But yeah, you already knew that…
But yeah, you already knew that…
Venezuelans are in their fifth day of a blackout that began last Thursday, plunging most of the country — 23 of Venezuela’s 24 states — into darkness.
The blackout in the capital, Caracas, was total, beginning at 4:50 pm on March 7, just before nightfall. People set out for home early, well before the sun went down, because Caracas is one of the world’s most crime-ridden cities. Traffic lights went out and the subway system ground to a halt, triggering gridlock in the streets and huge streams of angry people trekking long distances to get home from work.
Forced to walk 12 km (7 miles) from her office in eastern Caracas to her home across town, Estefania Pacheco, a mother of two and a sales executive, said: “We are tired. Exhausted.”
Caracas’ international airport was hit, according to social media posts from would-be travelers. Telephone services and access to the internet were knocked out. Commerce, including the buying of food, was shut down because most transactions are done with debit or credit cards, although hyperinflation has rendered the local currency, the bolivar, almost worthless. Inflation will hit 10,000,000% this year, the IMF estimates.
A shocking viral image shows a severely malnourished 19-year-old girl dying in her mother’s arms. Doctors at the Integral Diagnostic Centre in the northern city of Valencia were forced to turn her away due to the power outage. The mother, Elizabeth Diaz, was told to take her daughter, who suffered from cerebral palsy and chronic malnourishment and weighed just 10kg (22 lbs.), to another medical facility where she was assured they would treat the daughter. But the girl died in her mother’s arms shortly after they arrived.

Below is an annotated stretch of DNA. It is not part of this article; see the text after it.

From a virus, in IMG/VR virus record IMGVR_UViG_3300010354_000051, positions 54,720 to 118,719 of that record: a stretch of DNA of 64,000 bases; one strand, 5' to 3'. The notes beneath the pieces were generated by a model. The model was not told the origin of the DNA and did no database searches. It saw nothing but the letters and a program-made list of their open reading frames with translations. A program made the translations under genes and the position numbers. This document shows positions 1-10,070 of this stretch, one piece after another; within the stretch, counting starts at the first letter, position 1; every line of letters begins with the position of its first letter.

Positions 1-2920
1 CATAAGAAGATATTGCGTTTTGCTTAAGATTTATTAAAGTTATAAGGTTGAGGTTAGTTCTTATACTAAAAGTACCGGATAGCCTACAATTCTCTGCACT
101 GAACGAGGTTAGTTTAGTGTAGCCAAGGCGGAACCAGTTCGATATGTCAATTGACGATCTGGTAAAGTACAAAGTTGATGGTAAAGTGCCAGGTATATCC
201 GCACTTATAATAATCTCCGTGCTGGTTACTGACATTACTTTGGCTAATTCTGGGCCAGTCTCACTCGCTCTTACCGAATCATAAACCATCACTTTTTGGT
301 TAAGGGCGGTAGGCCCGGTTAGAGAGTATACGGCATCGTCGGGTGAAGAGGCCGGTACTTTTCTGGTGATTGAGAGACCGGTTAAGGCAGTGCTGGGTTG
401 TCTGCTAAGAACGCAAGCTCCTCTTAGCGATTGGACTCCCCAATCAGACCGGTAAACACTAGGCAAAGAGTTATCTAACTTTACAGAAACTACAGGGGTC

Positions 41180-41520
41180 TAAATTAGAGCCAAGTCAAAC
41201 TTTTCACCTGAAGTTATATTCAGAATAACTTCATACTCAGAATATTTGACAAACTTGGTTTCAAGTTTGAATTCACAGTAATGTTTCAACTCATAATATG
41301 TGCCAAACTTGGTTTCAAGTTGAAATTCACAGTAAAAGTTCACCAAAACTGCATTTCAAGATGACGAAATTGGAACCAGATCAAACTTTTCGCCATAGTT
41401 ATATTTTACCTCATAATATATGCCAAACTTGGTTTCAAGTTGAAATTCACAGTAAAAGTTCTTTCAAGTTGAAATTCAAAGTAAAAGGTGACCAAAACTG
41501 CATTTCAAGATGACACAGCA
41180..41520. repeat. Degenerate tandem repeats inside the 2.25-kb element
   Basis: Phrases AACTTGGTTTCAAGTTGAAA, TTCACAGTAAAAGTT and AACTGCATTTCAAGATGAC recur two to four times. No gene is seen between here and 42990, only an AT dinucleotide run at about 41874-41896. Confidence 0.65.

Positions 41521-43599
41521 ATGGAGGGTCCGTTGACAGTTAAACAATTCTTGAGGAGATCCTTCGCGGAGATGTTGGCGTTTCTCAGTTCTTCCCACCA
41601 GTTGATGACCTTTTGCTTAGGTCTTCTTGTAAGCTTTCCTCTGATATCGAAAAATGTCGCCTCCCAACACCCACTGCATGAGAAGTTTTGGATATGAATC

The socialist government of Nicolas Maduro first blamed the blackout on sabotage of the state-owned Guri hydroelectic dam in Bolivar state — one of the biggest in Latin America — by “right-wing fascists”, but gave no details. A year ago, Maduro had asked the armed forces to provide security to protect the country’s hydroelectric facilities.
Then Maduro blamed the blackout on U.S. imperialism. With typical bombast, he said U.S. machinations will fail and that “Nothing and no one can defeat the people of Bolivar and Chavez,” referring to the liberation hero Simon Bolivar and Hugo Chavez, the late socialist icon and buddy of Hollyweirdo Sean Penn.
Secretary of State Mike Pompeo said Maduro is wrong to blame the U.S .or any other country for Venezuela’s woes. He tweeted: “Power shortages and starvation are the result of the Maduro regime’s incompetence.”
Venezuelan critics blame the government for failing to invest in upkeep of the electrical grid. Opposition leader Juan Guaidó, 35, tweeted that Venezuela has plenty of hydroelectric plants and more: “We have water, oil and gas. But unfortunately we have an usurper in Miraflores.”
Guaidó, a National Assembly leader, said the blackout had claimed “dozens” of lives since it began 5 days ago. He describes the situation in Venezuela as a “catastrophe” and is calling on the opposition-dominated assembly to decree a “state of alarm” in the country. Backed by some 50 countries led by the United States, Guaidó has declared himself interim president, calling Maduro’s rule illegitimate because his re-election win last year was fraudulent. The opposition leader wants Maduro to resign from the Miraflores Palace and make way for new elections.
Even before the nationwide blackout, Maduro’s regime has been systematically blacking out the country’s internet and social media. Platforms including YouTube, Instagram, and Facebook were blocked during the exact time Guaidó made important speeches, the NGO NetBlocks said. Blacking out the internet is especially bad for Guaidó’s popularity as Maduro’s government controls most of the country’s TV and radio outlets.